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Comment: BCP38 (Score 1) 170

by fuzzel (#45541985) Attached to: Spamhaus Calls for Fining Operators of Insecure Servers

Can we change that at first to just start with the very simple:

Organisations transferring IP packets should be kicked off the Internet if they do not implement BCP38.

That would make al kind of spoofed attacks already impossible, that being the DNS, NTP, Quake-alike and many many others...

But, as there is no money to be earned with this, ISPs do not enforce it.

(and yes, it does cost some cash to implement as not all routers support it unfortunately..... )

Comment: Use RPZ! / Why Google PDNS / is not GPDNS (Score 3, Informative) 82

by fuzzel (#44844959) Attached to: Raspberry Pi As an Ad Blocking Access Point

Instead of shoving a list of addresses into a DNS server (dnsmasq) in this case, it would be better to use RPZ (

Next to that:

> Open the file with sudo nano /etc/resolv.conf and replace the contents with the following:
> nameserver
> nameserver
> nameserver = apparently the address of the fake webserver (would be great if they configured that somewhere before making test queries....) = Google Public DNS, no ads maybe but running all your DNS queries through Google is not helping much now does it. = is not a valid DNS server, likely they meant which is the secondary Google Public DNS address.

If you have a DNSmasq anyway, just let it recurse and play caching resolver, much better idea.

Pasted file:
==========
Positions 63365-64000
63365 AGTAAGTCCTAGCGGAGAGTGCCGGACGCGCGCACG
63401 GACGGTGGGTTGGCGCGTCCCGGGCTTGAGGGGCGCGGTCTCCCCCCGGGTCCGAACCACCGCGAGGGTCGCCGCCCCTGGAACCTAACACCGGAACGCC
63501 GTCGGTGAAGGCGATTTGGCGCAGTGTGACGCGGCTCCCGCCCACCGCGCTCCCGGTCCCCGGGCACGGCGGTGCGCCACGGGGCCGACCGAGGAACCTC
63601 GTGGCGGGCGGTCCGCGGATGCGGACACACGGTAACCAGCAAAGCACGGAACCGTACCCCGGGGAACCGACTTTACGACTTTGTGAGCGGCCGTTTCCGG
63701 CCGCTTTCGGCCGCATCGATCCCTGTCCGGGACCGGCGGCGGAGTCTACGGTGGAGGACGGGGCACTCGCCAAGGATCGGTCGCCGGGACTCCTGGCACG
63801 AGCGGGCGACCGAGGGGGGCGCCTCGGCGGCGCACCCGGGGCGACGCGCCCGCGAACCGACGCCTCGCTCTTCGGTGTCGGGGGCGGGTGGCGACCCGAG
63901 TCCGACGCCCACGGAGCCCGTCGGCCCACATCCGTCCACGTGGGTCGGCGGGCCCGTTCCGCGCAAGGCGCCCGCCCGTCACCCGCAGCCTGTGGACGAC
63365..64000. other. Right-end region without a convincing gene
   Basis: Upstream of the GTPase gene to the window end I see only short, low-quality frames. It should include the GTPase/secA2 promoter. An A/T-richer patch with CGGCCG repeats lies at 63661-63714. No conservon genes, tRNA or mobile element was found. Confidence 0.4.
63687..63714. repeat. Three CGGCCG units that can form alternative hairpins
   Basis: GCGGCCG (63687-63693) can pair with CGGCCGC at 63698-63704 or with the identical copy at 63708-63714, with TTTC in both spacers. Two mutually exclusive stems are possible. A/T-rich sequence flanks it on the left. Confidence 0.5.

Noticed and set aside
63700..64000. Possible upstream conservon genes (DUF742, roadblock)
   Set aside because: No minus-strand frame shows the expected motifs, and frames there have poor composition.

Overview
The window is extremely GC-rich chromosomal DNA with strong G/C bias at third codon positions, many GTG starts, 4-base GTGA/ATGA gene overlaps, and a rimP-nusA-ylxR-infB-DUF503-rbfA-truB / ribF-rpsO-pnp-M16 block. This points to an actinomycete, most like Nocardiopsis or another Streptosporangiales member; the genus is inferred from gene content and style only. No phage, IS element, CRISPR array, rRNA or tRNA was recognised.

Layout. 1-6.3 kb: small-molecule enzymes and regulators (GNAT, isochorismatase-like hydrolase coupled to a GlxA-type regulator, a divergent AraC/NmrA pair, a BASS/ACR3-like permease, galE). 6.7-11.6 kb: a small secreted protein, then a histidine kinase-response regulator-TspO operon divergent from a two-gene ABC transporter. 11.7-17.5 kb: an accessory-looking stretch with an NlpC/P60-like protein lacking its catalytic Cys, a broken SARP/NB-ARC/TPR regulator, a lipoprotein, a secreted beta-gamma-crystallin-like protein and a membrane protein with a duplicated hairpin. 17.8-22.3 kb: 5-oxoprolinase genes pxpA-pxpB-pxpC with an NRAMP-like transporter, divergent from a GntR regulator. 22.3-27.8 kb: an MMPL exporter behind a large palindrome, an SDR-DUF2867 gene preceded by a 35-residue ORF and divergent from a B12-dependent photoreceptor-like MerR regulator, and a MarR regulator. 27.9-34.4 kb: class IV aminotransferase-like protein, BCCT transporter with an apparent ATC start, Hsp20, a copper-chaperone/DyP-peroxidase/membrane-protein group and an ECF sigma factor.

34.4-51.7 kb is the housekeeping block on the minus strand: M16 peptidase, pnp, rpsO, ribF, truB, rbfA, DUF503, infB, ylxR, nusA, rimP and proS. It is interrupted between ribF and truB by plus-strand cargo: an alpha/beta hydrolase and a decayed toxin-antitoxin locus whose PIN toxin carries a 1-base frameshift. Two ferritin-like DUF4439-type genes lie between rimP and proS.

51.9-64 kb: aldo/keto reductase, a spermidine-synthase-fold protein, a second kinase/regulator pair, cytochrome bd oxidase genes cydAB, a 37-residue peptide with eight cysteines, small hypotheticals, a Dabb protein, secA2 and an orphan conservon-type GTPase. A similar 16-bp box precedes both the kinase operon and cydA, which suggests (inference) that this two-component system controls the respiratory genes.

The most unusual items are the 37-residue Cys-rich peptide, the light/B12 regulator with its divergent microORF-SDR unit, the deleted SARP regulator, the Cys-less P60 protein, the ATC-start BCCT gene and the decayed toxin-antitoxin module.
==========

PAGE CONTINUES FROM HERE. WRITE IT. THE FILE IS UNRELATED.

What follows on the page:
> iface wlan0 inet static
> address
> netmask
> post-up ip addr add dev wlan0

One just has to wonder which IP the box will be using for outgoing queries, depends a lot on the kernel....
Now if that was the .1 would always be chosen, but as a /24 magical things will happen

Etoomanypitholes and lots of people will be bitten.

Comment: Background information on Delay Tolerant Networks (Score 1) 42

by fuzzel (#41929639) Attached to: NASA Fires Up Experimental Space Internet For Robot Control

Related links for this article:
DTN Research Group:
lots of docs:
overview presentation:

The book:

Source code:

Oh and yes, theoretically this extends the Internet in the same way that various other protocols do, eg 6lowpan etc.
And yes, as it is store-and-forward it looks an awful lot like SMTP.

Enjoy ;)

Comment: Re:Because sixxs is easy to get if you just read! (Score 1) 203

by fuzzel (#41397779) Attached to: UK's 'Unallocated' IPv4 Block Actually In Use, Not For Sale

There are actually only few out of the 30.000+ people who signed up with a proper essay, and the ones that did always earn quite a few extra credits for when they actually do write something more than just "I need IPv6".

If you where not able to get a SixXS account you likely just did not read the text on the signup page, most likely then proceeded by providing garbage details which is definitely not accepted and any such request simply gets rejected.

But if you are unable or willing to read the signup page, most likely you won't get IPv6 working either as you'll be doing all kinds of things that will break the configuration, thus reading is essential.

We (SixXS) have tried to make it as easy as possible by bringing AICCU into the world and working together with various vendors though so that they support IPv6 tunnels out of the box, but even then some problems need reading for a bit to get them resolved. Thus if you can't read at signup you likely won't pass for the rest either.

Comment: Re:Because sixxs is a pain in the ass to get (Score 1) 203

by fuzzel (#41397717) Attached to: UK's 'Unallocated' IPv4 Block Actually In Use, Not For Sale

sixxs dont require a linkedin account (or something changed since i created mine and several friends accounts)

Indeed SixXS never required a LinkedIn/XING/etc account.

Those links where only requested at the time so that one would get extra credits (ISK) donated to the person when they signed up, they got the credits because they proved a little bit more that they where real (as we, that is SixXS, could check the trust-graph in those websites) and more importantly as the people who did that actually read the signup page, which is something a lot of people clearly do not do even with colorful indicators.